An ordinary individual finds a sack of promissory notes, and you might expect him to try to locate the owners of those notes. After all they are the equivalent of cash. But the banker sells the stolen notes with false assignments, insures them, gets them guaranteed with payment proceeds to himself and then settles with the lender for pennies on the dollar. Then the banker sues to collect on the stolen notes and wins. Except in this case the banker created the sack, created the notes, falsified the payee and inflated the amount due. The Banker has successfully stolen the money from the lender and stolen the notes from the lender. Despite 7 years of active litigation the judiciary has still failed to pick up on this scenario. Neil Garfield, http://www.livinglies.me
I was responding to an email from a lawyer who was wondering if a grievance could be filed against judges who failed to maintain judicial stability and demeanor. I ended up on a rant, and made it into an article. My conclusion is that a grievance is probably not he right venue, but judges should be a little more curious about what really went on in the mortgage meltdown.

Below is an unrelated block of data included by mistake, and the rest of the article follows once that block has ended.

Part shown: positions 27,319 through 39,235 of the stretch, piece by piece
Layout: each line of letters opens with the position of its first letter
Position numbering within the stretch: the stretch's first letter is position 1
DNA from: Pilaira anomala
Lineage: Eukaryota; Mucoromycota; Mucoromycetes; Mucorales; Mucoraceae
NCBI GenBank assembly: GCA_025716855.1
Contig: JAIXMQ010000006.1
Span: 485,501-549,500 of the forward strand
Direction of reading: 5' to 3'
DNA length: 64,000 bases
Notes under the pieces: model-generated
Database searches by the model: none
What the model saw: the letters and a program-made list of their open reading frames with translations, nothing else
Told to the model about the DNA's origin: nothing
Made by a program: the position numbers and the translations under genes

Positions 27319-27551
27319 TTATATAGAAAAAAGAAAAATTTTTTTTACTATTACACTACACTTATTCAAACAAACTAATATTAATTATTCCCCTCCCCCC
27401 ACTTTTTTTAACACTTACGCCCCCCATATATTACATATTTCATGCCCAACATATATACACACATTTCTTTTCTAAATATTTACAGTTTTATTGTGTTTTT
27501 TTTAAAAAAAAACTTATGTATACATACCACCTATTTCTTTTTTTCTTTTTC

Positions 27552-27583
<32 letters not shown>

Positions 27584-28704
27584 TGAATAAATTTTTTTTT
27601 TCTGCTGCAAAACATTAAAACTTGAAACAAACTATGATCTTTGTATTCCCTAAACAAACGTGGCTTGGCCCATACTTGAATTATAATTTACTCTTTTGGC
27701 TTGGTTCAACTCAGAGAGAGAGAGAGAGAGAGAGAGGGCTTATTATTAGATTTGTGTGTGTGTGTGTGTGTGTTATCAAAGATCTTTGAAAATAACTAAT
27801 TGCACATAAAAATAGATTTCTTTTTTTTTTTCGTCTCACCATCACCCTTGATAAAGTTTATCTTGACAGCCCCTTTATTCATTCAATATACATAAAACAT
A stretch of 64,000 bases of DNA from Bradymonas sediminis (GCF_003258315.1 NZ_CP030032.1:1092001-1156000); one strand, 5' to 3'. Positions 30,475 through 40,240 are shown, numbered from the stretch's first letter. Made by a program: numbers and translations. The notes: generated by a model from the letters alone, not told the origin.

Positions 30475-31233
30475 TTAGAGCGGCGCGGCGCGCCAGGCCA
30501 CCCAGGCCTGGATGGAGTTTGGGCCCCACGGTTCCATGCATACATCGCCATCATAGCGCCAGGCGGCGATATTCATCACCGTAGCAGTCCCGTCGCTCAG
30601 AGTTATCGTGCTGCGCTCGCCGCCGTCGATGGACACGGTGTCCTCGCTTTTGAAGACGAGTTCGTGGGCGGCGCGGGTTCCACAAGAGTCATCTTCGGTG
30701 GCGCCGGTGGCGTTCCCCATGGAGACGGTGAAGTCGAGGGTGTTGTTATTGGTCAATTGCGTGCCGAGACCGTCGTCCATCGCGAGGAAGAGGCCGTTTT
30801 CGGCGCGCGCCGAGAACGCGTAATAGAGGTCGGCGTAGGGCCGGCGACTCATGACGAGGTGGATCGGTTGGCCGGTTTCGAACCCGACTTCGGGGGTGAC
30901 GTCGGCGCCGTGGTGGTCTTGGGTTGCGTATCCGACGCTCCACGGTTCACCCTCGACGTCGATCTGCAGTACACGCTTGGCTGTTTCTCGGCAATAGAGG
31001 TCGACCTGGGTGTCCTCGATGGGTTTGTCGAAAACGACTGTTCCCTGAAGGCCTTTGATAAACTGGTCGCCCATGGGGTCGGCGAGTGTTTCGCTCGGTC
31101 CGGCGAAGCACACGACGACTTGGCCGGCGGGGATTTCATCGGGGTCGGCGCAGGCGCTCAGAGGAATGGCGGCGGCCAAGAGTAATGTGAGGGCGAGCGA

I have been thinking about this sort of thing for a while now. The cases are prejudged not only individually by each judge but also because the judges speak with each other, and feed off of the decisions of other trial judges. Adding to this is the bias shown in Appellate courts.
This amounts to several presumptions against the homeowner, who is a best a pawn and at worst a victim of fraud just like the torrent of lawsuits and settlements have been stated by MBS investors, insurers, CDS counterparties, GSE guarantors, law enforcements and regulatory agencies — all saying the same thing: FRAUD (not breach of contract etc.).